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Upcoming shows: Memorial... His Lordship... Florry + Memorial... Bad Bad Hats... Dana Gavanski... Caoilfhionn Rose... The Lovely Eggs... James Yorkston... Rain Parade... Matthew and the Atlas... Gratis: Makushin... Lightheaded + Mt. Misery... Jake Xerxes Fussell... Andrew Wasylyk & Tommy Perman... Charlie Parr... Mock Tudors... Dominie Hooper... Ryley Walker... Terry Reid... Chime School... The Courettes... Tusks... Roddy Woomble... Myriam Gendron... Rob Heron & The Tea Pad Orchestra... Kris Drever... Erland Cooper... Pokey LaFarge... Skinny Lister... The Unthanks in Winter... Emily Barker...

When: 7.00pm on Saturday 19 May 2012
Where: St Ann’s Church, St Ann Street, Manchester, M2 7LF

We’re delighted to be welcoming Ireland’s Gemma Hayes to one of Manchester’s few Grade I listed buildings: St Ann’s Church!

It was sheer force of will, and no little talent, that brought Irish singer/songwriter Gemma Hayes her first record deal with French label Source Records, as the singer had spent the best part of half a decade working and performing around the capital’s music venues. While her debut EPs were relatively spare and folksy affairs, her label’s electro legacy came to bear on subsequent recordings, where Hayes demonstrated a proclivity for chilled electronics and swampy, My Bloody Valentine-style shoegaze effects alongside the subdued melancholy of Joni Mitchell and Neil Young. This cross-genre appeal would see Hayes mentioned regularly alongside female contemporaries Beth Orton and PJ Harvey, and earn her a Mercury Music Prize nomination.

In 2001 Hayes released her first EP, entitled 4.35 AM, which along with 2002’s Work to a Calm saw the singer tentatively dip her feet into the world of recording. Interest in the EPs was sufficient to create a buzz for her debut album. Turning down the opportunity of working with the label’s preferred producer, Nigel Godrich (Radiohead, Beck), Hayes instead chose to work with Mercury Rev’s Dave Fridmann and her then-boyfriend, Dave Odlum (Kíla, the Frames). Fridmann’s influence allowed her to realise the shoegaze and noise rock textures that the EPs had only hinted at. The resulting album, Night on my Side, charting at number eight in her home country. It proved a critical success, and it was just edged out by Miss Dynamite in the race for 2003’s Mercury Music Prize.

Hayes returned in 2005 and, with the help of Joey Waronker (Beck), self-produced The Roads Don’t Love You. Lead single Undercover was co-written with Jellyfish supremo Roger Manning, Jr, piercing the Irish Singles Chart at number 38 and hitting number 60 in the UK, while noted influence Lisa Germano added guest violin to the album. The Roads Don’t Love You was an overall more accessible effort than its predecessor, and it reached number 13 in the Irish Album Chart.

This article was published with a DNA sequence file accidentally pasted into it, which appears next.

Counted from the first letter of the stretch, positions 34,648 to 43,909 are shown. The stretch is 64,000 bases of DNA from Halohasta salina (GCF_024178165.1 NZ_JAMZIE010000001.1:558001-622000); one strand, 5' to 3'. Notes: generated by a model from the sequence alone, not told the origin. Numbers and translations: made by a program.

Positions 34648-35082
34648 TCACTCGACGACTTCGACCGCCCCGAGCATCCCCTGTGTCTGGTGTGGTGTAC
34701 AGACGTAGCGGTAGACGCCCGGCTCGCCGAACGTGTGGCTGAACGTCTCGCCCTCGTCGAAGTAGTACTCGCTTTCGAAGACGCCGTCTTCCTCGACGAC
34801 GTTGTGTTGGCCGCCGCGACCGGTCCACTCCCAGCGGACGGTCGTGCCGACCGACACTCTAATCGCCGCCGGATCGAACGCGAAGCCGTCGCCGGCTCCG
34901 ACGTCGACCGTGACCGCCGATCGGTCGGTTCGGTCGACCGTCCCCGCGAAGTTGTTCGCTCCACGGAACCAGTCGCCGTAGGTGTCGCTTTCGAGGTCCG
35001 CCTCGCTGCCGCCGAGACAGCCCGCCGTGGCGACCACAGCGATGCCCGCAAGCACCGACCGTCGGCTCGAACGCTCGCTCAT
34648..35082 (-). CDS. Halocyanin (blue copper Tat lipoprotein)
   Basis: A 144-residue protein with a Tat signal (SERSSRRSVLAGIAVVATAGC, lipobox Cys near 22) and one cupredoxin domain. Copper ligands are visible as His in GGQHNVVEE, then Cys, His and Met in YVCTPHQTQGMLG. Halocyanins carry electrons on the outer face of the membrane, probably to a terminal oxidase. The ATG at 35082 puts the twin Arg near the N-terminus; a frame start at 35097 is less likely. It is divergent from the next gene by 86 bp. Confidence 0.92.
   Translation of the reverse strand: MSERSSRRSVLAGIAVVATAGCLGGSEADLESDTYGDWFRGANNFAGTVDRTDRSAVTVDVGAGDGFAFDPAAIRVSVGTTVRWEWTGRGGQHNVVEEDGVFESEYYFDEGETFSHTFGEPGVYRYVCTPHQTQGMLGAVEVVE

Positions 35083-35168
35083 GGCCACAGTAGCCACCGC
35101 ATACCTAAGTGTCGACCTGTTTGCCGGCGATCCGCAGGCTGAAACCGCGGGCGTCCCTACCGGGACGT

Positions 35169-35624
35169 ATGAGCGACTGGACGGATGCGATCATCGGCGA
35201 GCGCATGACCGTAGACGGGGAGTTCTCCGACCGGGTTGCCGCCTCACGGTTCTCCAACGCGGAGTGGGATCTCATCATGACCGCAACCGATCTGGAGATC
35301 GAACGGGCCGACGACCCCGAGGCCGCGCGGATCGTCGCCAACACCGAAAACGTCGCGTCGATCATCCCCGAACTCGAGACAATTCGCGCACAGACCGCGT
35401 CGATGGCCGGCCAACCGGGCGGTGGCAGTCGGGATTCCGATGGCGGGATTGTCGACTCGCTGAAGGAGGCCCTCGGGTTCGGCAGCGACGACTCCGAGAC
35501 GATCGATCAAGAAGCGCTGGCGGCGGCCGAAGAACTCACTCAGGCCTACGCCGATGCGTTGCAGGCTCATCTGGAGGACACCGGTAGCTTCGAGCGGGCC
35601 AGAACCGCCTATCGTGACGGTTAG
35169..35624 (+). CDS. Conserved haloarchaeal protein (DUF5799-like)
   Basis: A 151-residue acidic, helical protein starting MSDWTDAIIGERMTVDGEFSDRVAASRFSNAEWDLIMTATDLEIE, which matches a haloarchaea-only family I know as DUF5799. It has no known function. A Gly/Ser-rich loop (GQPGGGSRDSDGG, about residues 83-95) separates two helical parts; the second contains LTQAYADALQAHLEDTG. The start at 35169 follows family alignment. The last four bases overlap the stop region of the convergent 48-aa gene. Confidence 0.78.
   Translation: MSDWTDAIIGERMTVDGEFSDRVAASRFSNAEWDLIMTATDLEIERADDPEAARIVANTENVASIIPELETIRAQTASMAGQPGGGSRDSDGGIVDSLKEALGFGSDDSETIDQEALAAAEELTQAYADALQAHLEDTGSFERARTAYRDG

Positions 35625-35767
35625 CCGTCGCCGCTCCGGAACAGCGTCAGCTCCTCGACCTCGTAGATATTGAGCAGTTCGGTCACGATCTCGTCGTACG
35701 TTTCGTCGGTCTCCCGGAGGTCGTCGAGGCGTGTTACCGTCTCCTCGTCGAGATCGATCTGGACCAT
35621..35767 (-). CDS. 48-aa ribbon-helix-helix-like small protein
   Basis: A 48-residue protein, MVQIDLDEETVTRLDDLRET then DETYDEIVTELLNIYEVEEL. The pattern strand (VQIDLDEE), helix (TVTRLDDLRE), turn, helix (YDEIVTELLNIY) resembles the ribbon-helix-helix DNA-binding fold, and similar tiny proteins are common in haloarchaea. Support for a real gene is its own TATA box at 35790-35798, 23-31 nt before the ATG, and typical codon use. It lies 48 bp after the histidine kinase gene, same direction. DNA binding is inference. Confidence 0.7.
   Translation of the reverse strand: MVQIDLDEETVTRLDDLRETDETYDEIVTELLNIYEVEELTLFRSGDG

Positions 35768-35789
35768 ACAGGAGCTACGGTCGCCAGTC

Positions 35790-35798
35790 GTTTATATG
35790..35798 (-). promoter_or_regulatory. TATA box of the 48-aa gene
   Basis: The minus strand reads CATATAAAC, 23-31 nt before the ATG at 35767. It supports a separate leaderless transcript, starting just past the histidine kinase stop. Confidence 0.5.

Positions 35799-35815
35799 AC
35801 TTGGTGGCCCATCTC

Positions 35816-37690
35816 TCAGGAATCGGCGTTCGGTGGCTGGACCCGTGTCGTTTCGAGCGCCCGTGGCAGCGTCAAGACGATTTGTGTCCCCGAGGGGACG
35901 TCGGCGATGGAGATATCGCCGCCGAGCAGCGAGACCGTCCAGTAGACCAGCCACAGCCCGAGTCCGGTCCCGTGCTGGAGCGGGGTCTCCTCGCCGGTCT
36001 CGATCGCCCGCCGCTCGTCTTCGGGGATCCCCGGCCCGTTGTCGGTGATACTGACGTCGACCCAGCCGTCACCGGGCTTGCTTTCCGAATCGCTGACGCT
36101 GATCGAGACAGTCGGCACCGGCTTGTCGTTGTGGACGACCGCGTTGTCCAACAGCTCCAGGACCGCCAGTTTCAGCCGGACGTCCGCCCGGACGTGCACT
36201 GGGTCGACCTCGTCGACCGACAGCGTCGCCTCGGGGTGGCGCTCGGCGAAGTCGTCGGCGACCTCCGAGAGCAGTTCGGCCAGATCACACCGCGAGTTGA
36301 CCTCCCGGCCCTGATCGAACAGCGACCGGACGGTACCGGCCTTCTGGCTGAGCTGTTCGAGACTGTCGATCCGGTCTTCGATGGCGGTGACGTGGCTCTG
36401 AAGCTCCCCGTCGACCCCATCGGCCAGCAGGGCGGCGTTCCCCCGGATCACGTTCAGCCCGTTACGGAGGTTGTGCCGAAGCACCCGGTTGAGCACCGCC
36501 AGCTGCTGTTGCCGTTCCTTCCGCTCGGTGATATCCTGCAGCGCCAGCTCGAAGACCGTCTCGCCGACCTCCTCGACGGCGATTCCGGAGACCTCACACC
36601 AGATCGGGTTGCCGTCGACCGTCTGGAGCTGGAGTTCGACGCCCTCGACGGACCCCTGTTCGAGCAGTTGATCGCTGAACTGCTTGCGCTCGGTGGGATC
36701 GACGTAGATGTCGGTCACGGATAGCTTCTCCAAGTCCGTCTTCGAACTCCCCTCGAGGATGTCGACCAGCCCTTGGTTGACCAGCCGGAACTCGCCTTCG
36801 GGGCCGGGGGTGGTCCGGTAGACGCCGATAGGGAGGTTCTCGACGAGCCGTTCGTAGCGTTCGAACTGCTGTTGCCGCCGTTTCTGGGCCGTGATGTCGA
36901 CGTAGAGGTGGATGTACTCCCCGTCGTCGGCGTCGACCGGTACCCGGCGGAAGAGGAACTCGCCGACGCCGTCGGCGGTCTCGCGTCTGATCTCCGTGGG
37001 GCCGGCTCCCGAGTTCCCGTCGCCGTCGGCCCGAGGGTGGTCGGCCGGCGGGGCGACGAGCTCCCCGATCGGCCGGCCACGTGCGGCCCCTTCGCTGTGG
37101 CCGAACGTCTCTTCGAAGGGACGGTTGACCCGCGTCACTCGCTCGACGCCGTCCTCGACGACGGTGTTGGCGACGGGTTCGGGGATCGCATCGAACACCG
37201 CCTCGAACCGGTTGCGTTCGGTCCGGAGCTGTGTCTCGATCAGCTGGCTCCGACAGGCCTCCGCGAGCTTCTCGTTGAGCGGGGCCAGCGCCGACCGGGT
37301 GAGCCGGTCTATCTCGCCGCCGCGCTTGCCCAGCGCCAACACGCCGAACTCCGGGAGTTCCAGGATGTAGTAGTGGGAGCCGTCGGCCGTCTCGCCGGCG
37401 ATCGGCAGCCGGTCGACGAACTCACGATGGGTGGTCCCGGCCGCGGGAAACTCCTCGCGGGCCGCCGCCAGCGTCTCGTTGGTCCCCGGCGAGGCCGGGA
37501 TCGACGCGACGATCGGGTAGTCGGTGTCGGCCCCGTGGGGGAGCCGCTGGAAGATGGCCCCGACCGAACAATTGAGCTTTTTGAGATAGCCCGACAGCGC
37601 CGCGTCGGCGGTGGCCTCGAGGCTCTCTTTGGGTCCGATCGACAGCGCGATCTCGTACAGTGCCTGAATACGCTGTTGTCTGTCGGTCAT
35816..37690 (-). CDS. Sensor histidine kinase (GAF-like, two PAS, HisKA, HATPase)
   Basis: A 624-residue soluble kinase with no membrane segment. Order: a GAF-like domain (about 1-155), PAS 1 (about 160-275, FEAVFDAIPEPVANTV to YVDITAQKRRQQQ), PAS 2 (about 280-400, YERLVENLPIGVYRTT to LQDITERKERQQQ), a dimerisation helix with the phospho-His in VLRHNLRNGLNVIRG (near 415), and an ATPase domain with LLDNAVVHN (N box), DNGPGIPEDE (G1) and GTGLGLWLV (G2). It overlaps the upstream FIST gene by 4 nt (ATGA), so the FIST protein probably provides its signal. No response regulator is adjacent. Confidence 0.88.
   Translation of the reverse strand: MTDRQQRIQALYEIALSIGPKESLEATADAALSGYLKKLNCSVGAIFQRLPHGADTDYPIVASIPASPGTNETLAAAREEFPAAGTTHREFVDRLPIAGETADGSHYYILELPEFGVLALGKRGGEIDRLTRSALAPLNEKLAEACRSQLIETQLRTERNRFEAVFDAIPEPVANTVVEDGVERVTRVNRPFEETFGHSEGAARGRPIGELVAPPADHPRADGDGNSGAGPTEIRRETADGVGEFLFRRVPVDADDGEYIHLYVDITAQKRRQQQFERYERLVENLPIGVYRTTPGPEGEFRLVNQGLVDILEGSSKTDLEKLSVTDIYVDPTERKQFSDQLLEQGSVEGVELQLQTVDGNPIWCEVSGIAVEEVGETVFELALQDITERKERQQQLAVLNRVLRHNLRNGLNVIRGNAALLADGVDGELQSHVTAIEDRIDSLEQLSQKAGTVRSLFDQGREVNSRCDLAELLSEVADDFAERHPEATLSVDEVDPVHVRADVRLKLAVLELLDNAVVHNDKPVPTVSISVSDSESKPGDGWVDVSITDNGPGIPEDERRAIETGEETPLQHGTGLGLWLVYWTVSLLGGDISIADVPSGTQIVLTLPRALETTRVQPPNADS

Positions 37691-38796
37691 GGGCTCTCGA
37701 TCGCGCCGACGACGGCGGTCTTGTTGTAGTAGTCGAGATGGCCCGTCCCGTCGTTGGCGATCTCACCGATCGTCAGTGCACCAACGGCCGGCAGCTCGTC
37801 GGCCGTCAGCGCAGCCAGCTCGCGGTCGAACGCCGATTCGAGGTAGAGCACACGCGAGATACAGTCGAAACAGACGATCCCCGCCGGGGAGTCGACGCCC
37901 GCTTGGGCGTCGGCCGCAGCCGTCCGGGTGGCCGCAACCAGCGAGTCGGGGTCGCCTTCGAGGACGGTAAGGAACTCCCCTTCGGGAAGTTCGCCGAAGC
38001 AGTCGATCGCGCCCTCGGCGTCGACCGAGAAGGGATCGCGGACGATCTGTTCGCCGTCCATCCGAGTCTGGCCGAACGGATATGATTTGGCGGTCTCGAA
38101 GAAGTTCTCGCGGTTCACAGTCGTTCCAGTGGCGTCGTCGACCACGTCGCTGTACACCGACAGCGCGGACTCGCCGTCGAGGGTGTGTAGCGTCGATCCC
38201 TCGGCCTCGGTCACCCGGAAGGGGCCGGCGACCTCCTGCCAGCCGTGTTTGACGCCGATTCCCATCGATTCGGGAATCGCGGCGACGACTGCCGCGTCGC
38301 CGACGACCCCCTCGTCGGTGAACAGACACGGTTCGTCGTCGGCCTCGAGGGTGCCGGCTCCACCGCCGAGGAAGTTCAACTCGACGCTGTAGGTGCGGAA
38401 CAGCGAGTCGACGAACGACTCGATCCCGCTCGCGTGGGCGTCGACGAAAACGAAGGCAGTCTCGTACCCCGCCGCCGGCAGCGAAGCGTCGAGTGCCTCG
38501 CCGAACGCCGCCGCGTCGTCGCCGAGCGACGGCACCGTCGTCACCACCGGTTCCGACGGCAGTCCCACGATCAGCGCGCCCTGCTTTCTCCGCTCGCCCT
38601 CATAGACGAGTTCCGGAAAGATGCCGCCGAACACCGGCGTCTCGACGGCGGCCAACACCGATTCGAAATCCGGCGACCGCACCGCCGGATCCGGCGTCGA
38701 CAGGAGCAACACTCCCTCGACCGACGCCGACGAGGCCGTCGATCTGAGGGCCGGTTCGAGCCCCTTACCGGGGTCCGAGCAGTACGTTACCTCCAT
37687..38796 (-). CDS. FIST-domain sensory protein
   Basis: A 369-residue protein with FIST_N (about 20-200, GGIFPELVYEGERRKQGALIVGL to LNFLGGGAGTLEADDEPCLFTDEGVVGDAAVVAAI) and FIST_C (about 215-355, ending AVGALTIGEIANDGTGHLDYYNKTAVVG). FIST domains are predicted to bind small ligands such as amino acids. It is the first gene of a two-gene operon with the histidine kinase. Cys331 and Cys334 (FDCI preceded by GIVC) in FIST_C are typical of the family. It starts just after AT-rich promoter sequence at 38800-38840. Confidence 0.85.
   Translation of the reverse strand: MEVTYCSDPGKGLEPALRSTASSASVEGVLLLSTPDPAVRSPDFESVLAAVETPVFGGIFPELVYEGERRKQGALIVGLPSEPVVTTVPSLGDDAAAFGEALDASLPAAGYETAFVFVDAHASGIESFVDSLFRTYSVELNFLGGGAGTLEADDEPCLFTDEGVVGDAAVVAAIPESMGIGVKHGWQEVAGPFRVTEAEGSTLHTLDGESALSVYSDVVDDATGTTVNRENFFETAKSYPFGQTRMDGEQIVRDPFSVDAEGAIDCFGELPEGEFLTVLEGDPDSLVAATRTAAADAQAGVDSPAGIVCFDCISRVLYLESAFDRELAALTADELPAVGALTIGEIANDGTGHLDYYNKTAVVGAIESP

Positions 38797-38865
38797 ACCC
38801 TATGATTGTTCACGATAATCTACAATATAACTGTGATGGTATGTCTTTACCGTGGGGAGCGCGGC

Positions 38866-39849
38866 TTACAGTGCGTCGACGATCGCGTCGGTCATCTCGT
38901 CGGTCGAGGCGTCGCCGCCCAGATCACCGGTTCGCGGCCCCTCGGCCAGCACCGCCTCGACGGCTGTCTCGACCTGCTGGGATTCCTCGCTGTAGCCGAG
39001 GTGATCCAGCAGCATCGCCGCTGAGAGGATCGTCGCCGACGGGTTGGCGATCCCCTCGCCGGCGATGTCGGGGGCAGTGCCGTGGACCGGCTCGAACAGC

In late 2006, the now Los Angeles-based Hayes announced that she would work on a third album with Dave Odlum. Released on her own Gemma Hayes Music label, The Hollow of Morning took over a year to create, a torturous process that was more akin to guest producer Kevin Shields (of My Bloody Valentine) than Hayes. Other producers included Bell X1 frontman Paul Noonan and singer-songwriter Joe Chester. The album debuted at number 12 in the Irish Album Charts upon its release in May of 2008. A worldwide release with Nashville label ATC Records followed later that month.

Gemma Hayes’ much anticipated fourth studio album, Let it Break, will be released on 2 April and is an evolution of Gemma’s unique style of music, combining prog rock, folk and electronica. The album is a collaboration with producer David Odlum, and features Paul Noonan of Bell X1 and Ann Scott. Keep Running is the first single to be taken from the album.

Support comes from Sons of Caliber. Sons of Caliber evoke a sound once narrated as an echo from time’s past, and a sensation from time’s present. From time spent in the North Carolina mountains, Andrew Farmer was heavily influenced, and on returning home fused the rhythm of his native land with a beat from the American South. Now a five-piece troupe, you should expect a melodic journey of innocence, the kind where lyrics fall from his sleeve and you slowly leave your chair for home. Sons of Caliber emerge from the forest to tell you tales of Irish wolves and starry nights.

This special event takes place in the unique setting of St Ann’s in St Ann’s Square. Consecrated in 1712, the church is one of the oldest surviving buildings in Manchester and is an excellent example of 18th-century English baroque architecture. It was only the second church to be built in the then town after the original 15th-century parish church (now the Cathedral).

Tickets are available from Common (no booking fee), Piccadilly Records, Vinyl Exchange, Seetickets.comWeGotTickets.comTicketline.co.uk and on 0871 220 0260.

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All shows are 18+ unless otherwise stated.